After class, he drove forty-five minutes to take me home, patiently listening to an eight-year-old child’s endless questions. For about six months, I attended the discipleship class and continued to press the issue of baptism. During this time of waiting, we celebrated Thanksgiving, Christmas, and my 9th Birthday. Often the anticipated event of my baptism crossed my mind. Even though I was the youngest in the discipleship class, faithfully, I turned in weekly lessons because I was determined to demonstrate that I did know what it meant to be baptized.
As anticipated, spring arrived in the valley bringing the fragrant colors of red tulips, white crocuses, yellow daffodils and blue hyacinths. My baby sister was born on the first day of March, almost a leap-year baby. Four weeks later, my parents gave me permission to make my public commitment to Jesus Christ. On Palm Sunday, my family sat in the back of the church because of having a new baby, we did not sit in our regular pew. Therefore, the walk down the aisle was much longer than I had mentally planned. Aisles are quite a bit longer when you are just nine years old. Reverend Elving smiled as I walked to the front of the church to confess Jesus Christ as my LORD and Savior, while the congregation sang the invitational hymn, Just as I Am. To this day, I remember the sound of my patent leather Sunday-School shoes tapping the polished wood floor. Intentionally, I walked with purposed, even steps, being very careful not to scuffle or make any unnecessary noise.
The First Baptist Church always served Communion (The Lord’s Supper) the first Sunday of each month. It was very exciting to be able to take communion after I was baptized. For me, because the Disciples took communion with Jesus, I had to take Communion in order to be HIS disciple. It was of the utmost importance to me.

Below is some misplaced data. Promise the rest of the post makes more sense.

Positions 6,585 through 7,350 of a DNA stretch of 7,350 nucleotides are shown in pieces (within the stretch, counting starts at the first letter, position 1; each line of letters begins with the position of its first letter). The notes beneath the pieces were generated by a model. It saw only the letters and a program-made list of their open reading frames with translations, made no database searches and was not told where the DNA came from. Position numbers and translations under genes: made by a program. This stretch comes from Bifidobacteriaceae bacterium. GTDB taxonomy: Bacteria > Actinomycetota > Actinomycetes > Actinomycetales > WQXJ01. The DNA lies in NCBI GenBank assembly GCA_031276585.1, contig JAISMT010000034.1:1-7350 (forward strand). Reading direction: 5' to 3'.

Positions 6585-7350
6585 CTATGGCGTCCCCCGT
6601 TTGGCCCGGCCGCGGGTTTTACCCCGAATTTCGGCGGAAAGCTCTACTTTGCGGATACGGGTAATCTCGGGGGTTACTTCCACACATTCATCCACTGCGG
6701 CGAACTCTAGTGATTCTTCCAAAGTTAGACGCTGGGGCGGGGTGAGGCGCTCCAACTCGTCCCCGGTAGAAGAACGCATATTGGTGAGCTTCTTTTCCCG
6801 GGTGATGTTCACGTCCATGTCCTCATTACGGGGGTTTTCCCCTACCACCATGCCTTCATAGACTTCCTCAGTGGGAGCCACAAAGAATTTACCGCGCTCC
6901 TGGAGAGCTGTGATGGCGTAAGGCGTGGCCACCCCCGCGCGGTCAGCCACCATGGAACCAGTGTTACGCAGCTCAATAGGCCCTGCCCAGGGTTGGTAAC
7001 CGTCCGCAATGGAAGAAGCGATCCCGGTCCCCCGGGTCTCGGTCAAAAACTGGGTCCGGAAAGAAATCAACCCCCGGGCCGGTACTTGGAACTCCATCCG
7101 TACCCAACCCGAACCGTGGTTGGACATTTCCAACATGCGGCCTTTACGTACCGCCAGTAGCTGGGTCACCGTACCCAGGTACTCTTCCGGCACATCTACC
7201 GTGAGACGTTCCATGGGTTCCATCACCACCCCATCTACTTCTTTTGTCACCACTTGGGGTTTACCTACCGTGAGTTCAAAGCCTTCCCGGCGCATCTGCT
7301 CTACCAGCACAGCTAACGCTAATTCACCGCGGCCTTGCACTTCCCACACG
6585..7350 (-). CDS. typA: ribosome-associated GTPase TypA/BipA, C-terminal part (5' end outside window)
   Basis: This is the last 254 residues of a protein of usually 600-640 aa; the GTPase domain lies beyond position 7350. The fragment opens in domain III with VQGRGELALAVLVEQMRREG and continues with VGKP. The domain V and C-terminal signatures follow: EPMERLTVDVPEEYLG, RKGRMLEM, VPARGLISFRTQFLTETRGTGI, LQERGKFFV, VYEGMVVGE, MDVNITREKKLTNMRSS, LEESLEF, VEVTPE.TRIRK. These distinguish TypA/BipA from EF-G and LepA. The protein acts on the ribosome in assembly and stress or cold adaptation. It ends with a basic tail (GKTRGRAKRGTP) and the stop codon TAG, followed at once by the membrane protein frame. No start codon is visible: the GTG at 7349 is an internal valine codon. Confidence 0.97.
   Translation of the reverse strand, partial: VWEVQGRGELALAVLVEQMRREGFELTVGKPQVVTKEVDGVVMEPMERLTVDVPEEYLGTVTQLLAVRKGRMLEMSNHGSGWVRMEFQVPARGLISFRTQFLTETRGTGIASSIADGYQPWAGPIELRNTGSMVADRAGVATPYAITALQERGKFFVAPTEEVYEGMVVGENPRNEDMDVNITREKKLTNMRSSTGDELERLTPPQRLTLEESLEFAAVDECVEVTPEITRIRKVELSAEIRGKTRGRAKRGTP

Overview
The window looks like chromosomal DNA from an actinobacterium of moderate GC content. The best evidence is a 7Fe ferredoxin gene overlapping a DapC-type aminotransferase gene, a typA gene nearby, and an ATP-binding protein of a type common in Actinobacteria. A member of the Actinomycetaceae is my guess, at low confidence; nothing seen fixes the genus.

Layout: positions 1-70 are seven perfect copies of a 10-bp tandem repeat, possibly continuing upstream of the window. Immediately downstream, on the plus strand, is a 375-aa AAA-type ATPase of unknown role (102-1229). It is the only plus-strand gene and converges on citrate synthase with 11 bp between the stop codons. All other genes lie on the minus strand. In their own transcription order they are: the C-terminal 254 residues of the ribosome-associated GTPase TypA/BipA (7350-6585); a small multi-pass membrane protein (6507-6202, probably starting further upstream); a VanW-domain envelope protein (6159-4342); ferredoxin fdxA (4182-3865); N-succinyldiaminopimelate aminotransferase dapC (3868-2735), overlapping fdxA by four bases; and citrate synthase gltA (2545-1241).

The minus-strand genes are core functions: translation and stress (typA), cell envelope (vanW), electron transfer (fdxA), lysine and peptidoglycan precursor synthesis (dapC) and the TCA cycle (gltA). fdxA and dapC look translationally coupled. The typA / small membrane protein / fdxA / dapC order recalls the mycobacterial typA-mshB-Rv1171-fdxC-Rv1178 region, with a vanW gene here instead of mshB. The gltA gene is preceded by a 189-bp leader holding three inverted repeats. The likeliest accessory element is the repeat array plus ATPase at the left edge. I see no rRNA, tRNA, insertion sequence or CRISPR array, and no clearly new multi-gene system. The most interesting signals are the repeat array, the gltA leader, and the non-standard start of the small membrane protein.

Dressed in our Sunday Easter outfits the following Sunday, April 10, 1960, my family of four sisters, two brothers, and my parents attended church in the morning. My twin sister, Jeannie and I wore matching pink-flowered, chiffon dresses with white cotton anklets (the kind that slipped down into your shoes) and black patent leather shoes buckled with a single strip across the top of our feet.
On the podium, near the lectern, a cross of roses stood. The cross was constructed from railroad ties wrapped with chicken wire. Early Easter Sunday morning (while the dew was still on the roses) families brought bouquets of roses from their gardens to completely cover the cross. It was breathtakingly beautiful. After Sunday morning service, we went home for Easter dinner and our family’s traditional Easter celebration.
Later in the afternoon, we drove back into town, Springfield, Oregon where the First Baptist Church was located for the evening baptismal service. At the age of nine, I was the youngest one being baptized (Matthew 19:13-15).
Dressed in a white baptism tunic, I felt very safe and sure when Revered Elving called my name to enter the water. Cautiously, I stepped down the slippery cement stairs adjusting to the cooler temperature of the water. Standing next to him, I placed the folded white handkerchief over my nose and mouth as I had been instructed. I heard him say as he lowered me into the water, “I baptize you in the name of the Father, the Son Jesus Christ, and the Holy Ghost” (Matthew 28:18-20). What I noticed when I first came up out of the water was the overwhelming fragrance of the roses. Shivering, I stood in the water as Revered Elving welcomed me into the family of God.
The sanctuary lights were dimmed and a single spot light, along with my heart, focused on the Cross of Roses.